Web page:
Sunday, May 24, 2009

The voice-to-mindset connection

I've been thinking a lot lately about the connection between what we say, think and do.

Remember the old children's story about the little engine that could? "I think I can, I think I can, I think I can..." This is a concept that I am finding more and more to be true and applicable to adult life.

Our minds are fascinating organs. I find that my mind responds very strongly to auditory cues, the things I hear. When I am surrounded by negative sounds (too much loud noise, people yelling and screaming, a lot of angry swearing, harsh squealing, whining and complaining) I tend to quickly fall into a bad mood, no matter what my overall state of well-being is like. Conversely, when I am surrounded by positive sounds (the voices of people I love, music I appreciate, pleasant conversation, people laughing) they tend to bring my mood up, even if I am otherwise feeling down.

Another interesting concept I've been learning is a voice-to-mindset connection. I find that when I complain, vent or whine about negative things, it only seems to make me feel worse. It seems to me that by hearing myself vocalize the negativity in my mind, I only validate those negative feelings and teach my brain that those feelings are OK. My brain responds to my voice.

I'm also finding that by vocalizing positive things (even if I'm not necessarily feeling them) helps my brain respond in a positive manner to the situation.

My brain processes my voice saying, "I can do this. This is OK. This is going to be all right. I can make the most out of this. This may be a problem, but I am strong and resourceful and I can make it work. I am going to rise above the tide. I am capable of doing what needs to be done." And the more positivity my brain hears, the more my actual mindset becomes positive. And when my actual mindset is positive, my actions in each circumstance and my reaction to each situation become more positive as well.

Have you ever wondered how it is so easy for some people to live a lie? I think it's because they have convinced themselves (through constant voice-to-mindset conditioning) that a lie is the truth. It becomes their reality. The brain really is a fascinating organ.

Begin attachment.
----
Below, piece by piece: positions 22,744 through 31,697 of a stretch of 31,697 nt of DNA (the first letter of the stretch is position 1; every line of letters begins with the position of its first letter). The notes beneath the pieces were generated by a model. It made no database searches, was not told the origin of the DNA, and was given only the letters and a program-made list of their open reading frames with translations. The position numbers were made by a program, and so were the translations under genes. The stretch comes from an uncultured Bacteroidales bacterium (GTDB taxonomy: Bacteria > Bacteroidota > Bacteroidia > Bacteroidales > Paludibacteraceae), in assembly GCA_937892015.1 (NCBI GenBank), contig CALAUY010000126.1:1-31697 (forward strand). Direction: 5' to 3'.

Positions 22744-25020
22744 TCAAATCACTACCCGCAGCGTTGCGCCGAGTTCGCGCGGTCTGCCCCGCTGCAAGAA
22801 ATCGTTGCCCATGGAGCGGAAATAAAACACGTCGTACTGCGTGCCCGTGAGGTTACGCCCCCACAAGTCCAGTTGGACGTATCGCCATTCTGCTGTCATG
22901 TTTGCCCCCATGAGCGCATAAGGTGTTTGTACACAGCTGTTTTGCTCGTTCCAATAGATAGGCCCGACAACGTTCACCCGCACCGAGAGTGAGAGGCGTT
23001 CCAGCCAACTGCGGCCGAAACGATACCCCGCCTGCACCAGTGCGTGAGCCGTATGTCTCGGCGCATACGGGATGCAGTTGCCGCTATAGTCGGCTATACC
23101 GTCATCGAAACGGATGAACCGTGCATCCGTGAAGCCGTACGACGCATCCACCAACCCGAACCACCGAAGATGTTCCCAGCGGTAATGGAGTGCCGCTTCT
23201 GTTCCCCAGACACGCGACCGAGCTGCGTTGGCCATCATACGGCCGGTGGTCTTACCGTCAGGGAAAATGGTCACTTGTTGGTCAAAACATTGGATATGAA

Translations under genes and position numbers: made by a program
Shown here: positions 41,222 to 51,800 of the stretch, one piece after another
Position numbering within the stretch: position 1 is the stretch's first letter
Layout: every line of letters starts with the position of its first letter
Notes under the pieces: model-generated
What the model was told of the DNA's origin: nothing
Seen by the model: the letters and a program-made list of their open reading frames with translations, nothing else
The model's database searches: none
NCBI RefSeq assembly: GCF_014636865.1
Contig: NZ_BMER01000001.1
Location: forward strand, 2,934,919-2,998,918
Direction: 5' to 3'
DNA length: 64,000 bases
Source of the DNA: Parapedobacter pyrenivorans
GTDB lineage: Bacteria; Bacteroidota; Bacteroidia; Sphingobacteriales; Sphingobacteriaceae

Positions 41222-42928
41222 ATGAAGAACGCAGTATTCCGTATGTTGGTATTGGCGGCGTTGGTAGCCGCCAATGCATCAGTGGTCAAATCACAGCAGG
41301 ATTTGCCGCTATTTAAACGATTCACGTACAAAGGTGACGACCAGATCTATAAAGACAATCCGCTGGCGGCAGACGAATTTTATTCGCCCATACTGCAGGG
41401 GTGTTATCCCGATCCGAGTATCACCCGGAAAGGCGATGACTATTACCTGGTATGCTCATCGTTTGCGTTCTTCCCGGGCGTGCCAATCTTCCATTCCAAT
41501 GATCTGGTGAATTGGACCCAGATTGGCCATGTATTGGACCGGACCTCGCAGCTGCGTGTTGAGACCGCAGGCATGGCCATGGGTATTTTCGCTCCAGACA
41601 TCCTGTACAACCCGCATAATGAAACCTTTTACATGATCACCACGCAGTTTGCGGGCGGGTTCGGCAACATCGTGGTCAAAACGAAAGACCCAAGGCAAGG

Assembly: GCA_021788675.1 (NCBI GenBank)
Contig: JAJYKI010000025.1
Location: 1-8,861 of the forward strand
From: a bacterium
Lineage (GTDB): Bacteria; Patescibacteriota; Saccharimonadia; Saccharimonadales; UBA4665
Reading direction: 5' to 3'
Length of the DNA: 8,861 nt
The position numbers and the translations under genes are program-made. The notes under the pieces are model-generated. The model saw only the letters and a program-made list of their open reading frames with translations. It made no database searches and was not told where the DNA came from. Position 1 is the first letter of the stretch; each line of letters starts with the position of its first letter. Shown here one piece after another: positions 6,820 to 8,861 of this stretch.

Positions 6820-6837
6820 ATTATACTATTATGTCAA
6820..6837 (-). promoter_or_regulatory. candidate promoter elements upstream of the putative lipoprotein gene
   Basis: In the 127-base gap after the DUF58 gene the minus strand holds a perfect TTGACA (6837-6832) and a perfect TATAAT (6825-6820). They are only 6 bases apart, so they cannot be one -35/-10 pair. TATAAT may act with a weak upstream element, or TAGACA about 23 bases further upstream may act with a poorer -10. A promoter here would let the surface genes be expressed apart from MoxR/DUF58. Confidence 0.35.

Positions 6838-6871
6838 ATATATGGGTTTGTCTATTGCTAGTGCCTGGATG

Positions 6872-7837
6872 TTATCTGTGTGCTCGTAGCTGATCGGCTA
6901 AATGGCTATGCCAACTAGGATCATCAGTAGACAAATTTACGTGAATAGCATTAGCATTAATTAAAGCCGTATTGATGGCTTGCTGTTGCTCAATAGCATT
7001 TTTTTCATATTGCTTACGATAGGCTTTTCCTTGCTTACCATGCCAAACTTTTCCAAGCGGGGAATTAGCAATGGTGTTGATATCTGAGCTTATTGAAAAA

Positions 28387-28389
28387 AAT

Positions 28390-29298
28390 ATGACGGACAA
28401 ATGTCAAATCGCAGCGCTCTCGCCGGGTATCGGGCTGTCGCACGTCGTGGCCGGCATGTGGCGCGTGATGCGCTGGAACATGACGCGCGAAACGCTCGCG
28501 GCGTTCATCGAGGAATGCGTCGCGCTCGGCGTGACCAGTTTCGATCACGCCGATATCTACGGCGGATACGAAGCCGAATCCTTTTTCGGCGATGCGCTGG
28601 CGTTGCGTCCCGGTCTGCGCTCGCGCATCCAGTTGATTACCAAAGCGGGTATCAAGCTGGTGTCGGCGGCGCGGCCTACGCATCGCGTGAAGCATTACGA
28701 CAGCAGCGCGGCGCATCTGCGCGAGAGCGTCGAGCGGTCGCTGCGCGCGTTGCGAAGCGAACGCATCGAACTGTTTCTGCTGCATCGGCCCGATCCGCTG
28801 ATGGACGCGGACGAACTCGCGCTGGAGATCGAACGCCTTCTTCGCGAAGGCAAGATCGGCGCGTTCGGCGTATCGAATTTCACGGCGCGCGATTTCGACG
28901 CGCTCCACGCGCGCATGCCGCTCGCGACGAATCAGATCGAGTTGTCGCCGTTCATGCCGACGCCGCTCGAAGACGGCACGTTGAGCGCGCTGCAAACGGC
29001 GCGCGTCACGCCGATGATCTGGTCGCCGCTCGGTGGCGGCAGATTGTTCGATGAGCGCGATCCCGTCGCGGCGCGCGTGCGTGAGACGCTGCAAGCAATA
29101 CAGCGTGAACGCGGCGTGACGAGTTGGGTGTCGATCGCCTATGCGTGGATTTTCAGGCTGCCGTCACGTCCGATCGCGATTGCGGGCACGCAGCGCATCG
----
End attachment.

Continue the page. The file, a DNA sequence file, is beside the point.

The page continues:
The kind of voice-to-mindset conditioning that I am trying to practice in my life is of a more positive nature. It's the kind of conditioning that teaches my mind to look for the positive in every situation. It's a kind of self-vocalized pep talk.

The more positively you approach a situation, the more resourceful your mind is when trying to come up with a solution. If you go into something thinking (or even worse, saying) "I can't" then your mind has already given up, and you most likely won't be able to come up with a solution. When you free up your mind by giving it the positive green-light, you can do so much more. You remove the "I can't" boundaries you've set up previously in your mind, and you give yourself the freedom to do what needs to be done to turn a potentially negative situation into something positive. Attitude is everything.

Some people call me an idealist. They call me a hopeless optimist. A dreamer with my head in the clouds and little grasp of reality. I beg to differ.

I've seen plenty of negative stuff in my brief time on this planet. I know it exists. I've lived through some of it, and I've stood by some people close to me as they've lived through some of it. I know there is evil, I know there is bad, I know there is negative. I also know that giving in to evil and bad and negative is not an option for me. To me, pessimism is letting the negative win, letting the negative control you.